Our biggest test
By faith Abraham, when God tested him, offered Isaac as a sacrifice. He who had embraced the promises was about to sacrifice his one and only son, even though God had said to him, “It is through Isaac that your offspring will be reckoned.” (Hebrews 11:13–19)
Our passage in Hebrews doesn’t gloss over the challenges that the heroes of the faith endured. One of the most moving is Abraham’s test in relinquishing his firstborn son, Isaac. Here God seems to be asking the impossible of Abraham – to sacrifice what Abraham thought fulfilled God’s promises. Abraham couldn’t conceive of how God would rectify matters, but went ahead in building the altar and arranging the wood, and even in binding up Isaac. What fear father and son must have felt when Abraham drew back his knife in obedience.
But God didn’t make Abraham follow through, promising instead that Abraham would have as many descendents as the stars in the sky or the sand on the seashore. By faith Abraham passed God’s test, having followed God for many years. He had learned how to obey God’s instructions, even when he didn’t understand why or how God would make things right.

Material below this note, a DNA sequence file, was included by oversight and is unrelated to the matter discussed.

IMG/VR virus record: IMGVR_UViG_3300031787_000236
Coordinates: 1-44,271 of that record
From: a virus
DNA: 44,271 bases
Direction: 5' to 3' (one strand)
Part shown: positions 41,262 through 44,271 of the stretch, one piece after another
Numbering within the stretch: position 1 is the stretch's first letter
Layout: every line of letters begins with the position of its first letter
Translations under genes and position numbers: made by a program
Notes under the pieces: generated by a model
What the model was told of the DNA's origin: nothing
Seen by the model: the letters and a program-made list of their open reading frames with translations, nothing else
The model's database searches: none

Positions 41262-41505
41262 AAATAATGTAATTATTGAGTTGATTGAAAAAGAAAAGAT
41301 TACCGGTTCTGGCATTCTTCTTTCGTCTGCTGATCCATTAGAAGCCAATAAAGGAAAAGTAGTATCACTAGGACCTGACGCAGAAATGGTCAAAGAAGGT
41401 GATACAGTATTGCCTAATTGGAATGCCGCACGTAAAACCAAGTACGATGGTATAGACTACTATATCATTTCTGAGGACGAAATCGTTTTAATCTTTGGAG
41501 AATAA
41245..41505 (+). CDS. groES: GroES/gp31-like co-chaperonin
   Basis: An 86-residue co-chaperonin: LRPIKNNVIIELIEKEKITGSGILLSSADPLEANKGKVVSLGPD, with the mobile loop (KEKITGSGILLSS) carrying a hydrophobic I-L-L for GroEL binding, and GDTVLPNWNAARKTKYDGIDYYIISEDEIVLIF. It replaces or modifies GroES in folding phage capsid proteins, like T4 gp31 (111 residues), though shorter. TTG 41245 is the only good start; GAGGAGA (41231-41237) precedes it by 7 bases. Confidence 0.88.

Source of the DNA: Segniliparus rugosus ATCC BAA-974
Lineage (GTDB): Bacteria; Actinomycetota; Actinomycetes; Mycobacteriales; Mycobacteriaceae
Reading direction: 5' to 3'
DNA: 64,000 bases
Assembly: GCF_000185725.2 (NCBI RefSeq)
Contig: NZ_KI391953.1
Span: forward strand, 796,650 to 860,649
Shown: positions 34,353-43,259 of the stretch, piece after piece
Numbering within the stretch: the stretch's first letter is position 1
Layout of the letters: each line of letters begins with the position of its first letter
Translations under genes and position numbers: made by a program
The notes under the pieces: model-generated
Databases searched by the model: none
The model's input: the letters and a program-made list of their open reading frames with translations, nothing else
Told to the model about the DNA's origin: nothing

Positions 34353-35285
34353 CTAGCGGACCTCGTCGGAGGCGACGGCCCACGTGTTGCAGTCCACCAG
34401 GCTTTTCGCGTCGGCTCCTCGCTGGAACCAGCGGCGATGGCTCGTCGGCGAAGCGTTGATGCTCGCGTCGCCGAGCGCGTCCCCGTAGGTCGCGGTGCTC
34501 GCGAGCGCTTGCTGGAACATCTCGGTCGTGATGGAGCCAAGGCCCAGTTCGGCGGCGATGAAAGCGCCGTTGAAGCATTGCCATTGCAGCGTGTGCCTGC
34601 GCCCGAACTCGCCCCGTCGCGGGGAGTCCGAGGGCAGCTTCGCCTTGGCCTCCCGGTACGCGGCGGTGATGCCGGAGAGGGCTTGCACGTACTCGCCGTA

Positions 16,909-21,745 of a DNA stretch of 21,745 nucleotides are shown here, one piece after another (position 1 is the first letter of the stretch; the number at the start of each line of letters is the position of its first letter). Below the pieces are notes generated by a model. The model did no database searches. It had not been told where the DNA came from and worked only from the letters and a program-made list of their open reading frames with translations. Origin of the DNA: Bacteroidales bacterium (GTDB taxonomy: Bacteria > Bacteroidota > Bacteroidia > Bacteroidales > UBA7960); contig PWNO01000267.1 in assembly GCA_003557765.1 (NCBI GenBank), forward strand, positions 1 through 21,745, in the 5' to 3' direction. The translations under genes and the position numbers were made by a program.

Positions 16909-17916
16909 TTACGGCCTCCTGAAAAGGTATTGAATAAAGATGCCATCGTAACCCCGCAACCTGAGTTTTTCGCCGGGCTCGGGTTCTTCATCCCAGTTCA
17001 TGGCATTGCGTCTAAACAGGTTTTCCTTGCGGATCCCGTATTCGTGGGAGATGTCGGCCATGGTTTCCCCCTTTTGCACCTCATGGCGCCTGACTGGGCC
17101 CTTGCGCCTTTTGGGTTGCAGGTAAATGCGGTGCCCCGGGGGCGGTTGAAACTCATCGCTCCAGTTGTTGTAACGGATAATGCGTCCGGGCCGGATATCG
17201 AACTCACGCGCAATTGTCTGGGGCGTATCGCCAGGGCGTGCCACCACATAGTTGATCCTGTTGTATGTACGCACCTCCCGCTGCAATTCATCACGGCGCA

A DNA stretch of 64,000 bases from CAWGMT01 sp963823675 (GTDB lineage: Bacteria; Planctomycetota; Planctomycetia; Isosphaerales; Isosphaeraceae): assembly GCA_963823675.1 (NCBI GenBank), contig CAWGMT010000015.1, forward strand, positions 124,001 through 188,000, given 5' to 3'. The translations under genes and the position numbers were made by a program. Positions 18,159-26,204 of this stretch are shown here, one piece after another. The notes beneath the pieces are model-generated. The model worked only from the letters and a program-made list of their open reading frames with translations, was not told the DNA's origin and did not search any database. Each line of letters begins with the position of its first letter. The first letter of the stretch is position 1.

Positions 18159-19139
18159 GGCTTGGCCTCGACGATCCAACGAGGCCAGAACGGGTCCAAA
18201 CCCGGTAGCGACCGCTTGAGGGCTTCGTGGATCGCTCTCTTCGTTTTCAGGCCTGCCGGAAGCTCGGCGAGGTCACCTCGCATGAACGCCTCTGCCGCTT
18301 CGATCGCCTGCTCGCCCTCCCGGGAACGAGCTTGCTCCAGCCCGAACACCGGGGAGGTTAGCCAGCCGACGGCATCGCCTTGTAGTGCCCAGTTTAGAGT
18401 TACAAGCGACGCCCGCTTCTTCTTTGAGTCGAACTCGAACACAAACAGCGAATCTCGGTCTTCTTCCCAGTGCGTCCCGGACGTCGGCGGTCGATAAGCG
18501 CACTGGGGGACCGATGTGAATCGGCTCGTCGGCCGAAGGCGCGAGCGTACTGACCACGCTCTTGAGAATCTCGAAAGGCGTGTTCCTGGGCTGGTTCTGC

What about us? Have we learned how to discern God’s voice that we might obey with a willing heart, like Abraham did? What’s our greatest point of need? We might be praying for a wayward child. We might long to marry or have children or grandchildren. We might yearn for some strong and healthy friendships. We might be hoping for a home that will bring peace and refreshment to our family and visitors. We might be seeking paid employment that employs our passions and our gifts.
In all these things God wants to meet our needs, “according to his glorious riches in Christ Jesus” (Philippians 4:19). He might test us to hone our listening skills, that we may hear his voice more clearly. But he will never fail us – he who sacrificed his only son that we might live.
Father God, you didn’t stop your son being slain on the altar, a worthy sacrifice for our sins. Thank you.